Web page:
germanpope said:   I don't claim to have an special analytical skills --- but I can say that a Sharpe ratio is just another backward looking tool that still leads to making an educated guess as to where to put your money today

the guru of the 80s could be different from the guru of the 90s and the guru of the last six weeks

so the index guys do have a good argument that the index is better than opening up the phone book and finding a guru

but they certainly cannot say that no one beats the index consistently, because there are those that do


Fair point and I have your statement is spot on, but one should still expect someone to be able to calculate a Sharpe ratio and make correct statements when comparing two funds.

powellm said:   mikef07 said:   
Savings account. FDIC insured. THe point is that these are macro statements and what is available to individuals varies per the individual. I surely do not have access to hedge funds, etc, but to say that no hedge funds have ever beaten (or could beat) the market (at similar risk levels) is absurd. our very own Individual stock thread shows that.

Doesn't mean the list is irrelevant and if someone wants to know why others invest in index funds point to this list on a macro level, but as usual the indexers act as if this is the only way and is unbeatable when some of these very posters can't even figure out a Sharpe ratio calculation. I do like 1,2,3, and 8 though.


I don't see how a subsidized FDIC insured savings account you have access to that returns 5% means much as far as investment advise.

Is your point that everyone should make sure to take advantage of subsidized free money?

It's no doubt good advise but also a bit elementary, like maxing out employer match on a 401k. But perhaps in a USA where most households carry credit card balances they pay 10%+ APR on that kind of advise should be front and center.


Not sure where you get the subsidized statement, but the point remains true. There are very few absolutes in investing and this list is a whole bunch of absolutes. As far as relevance goes the statement above was made that getting higher than expected returns risk free are not possible. This is the risk free portion of my portfolio. Someone else mentioned Penfed CDs. My assumption is that those are paying higher than normal %s which means they are also "high" risk free vehicles.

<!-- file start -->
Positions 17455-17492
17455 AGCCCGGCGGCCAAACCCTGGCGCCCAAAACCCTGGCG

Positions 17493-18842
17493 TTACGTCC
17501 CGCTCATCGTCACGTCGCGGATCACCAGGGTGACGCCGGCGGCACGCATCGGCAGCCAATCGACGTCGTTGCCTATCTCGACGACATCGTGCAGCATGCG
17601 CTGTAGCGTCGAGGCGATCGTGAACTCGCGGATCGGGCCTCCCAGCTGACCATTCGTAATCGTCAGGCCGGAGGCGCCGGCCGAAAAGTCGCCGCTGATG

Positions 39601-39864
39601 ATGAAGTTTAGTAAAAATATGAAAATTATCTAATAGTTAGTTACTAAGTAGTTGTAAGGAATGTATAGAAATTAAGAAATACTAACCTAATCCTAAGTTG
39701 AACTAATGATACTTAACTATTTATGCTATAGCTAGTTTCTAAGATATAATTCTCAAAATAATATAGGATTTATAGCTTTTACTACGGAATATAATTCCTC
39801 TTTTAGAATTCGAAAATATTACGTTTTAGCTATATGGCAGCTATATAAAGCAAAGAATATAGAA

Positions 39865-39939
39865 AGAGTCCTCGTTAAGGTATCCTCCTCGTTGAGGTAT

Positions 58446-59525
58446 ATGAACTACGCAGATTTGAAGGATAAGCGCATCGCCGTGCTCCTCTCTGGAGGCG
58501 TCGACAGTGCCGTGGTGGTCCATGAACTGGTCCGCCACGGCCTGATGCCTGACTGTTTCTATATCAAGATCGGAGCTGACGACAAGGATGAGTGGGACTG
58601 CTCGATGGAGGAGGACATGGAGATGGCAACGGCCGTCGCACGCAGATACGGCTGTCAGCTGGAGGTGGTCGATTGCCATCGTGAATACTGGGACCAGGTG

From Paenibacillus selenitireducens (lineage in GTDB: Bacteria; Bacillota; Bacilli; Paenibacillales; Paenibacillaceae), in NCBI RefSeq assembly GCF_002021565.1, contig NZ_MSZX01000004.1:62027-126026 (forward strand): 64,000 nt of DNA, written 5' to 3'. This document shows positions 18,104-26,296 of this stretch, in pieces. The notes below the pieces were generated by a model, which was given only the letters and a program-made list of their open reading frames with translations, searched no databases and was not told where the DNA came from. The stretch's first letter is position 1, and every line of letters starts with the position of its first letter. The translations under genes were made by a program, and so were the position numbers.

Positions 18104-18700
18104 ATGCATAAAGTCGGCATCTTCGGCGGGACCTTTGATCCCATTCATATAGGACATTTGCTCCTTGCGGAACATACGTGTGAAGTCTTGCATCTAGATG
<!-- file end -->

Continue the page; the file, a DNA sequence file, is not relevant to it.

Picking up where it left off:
ETA: From above 7 - "There's no escaping risk. I've long searched for high returns without risk; despite the many claims that such investments exist, however, I haven't found it."

I just posted one.

germanpope said:   I don't claim to have an special analytical skills --- but I can say that a Sharpe ratio is just another backward looking tool that still leads to making an educated guess as to where to put your money today

the guru of the 80s could be different from the guru of the 90s and the guru of the last six weeks

so the index guys do have a good argument that the index is better than opening up the phone book and finding a guru

but they certainly cannot say that no one beats the index consistently, because there are those that do



Let's just say I'm 20 and going to retire at 65. 45 years of working/school and investing. Name one fund, money manager, that has beaten the market for that long. My point is that I don't want someone to beat the index for one or two years "consistently." I want them to beat it every year over time. We have seen that does not happen. Now, if you want to study the market and devote hours and hours every week to market timing, you may do well. Personally, I have a life to live.

jeffc said:   germanpope said:   I don't claim to have an special analytical skills --- but I can say that a Sharpe ratio is just another backward looking tool that still leads to making an educated guess as to where to put your money today

the guru of the 80s could be different from the guru of the 90s and the guru of the last six weeks

so the index guys do have a good argument that the index is better than opening up the phone book and finding a guru

but they certainly cannot say that no one beats the index consistently, because there are those that do



Let's just say I'm 20 and going to retire at 65. 45 years of working/school and investing. Name one fund, money manager, that has beaten the market for that long. My point is that I don't want someone to beat the index for one or two years "consistently." I want them to beat it every year over time. We have seen that does not happen. Now, if you want to study the market and devote hours and hours every week to market timing, you may do well. Personally, I have a life to live.


https://www.americanfunds.com/funds/details.htm?fundNumber=4

11.93% since 1934 after any and all max fees.

Stock market and or same allocation in stock market has not done that I do not believe.

Does that mean it will do it over the next 45? No one has a clue, but again it can be done. Does that mean it won't? No one knows that either.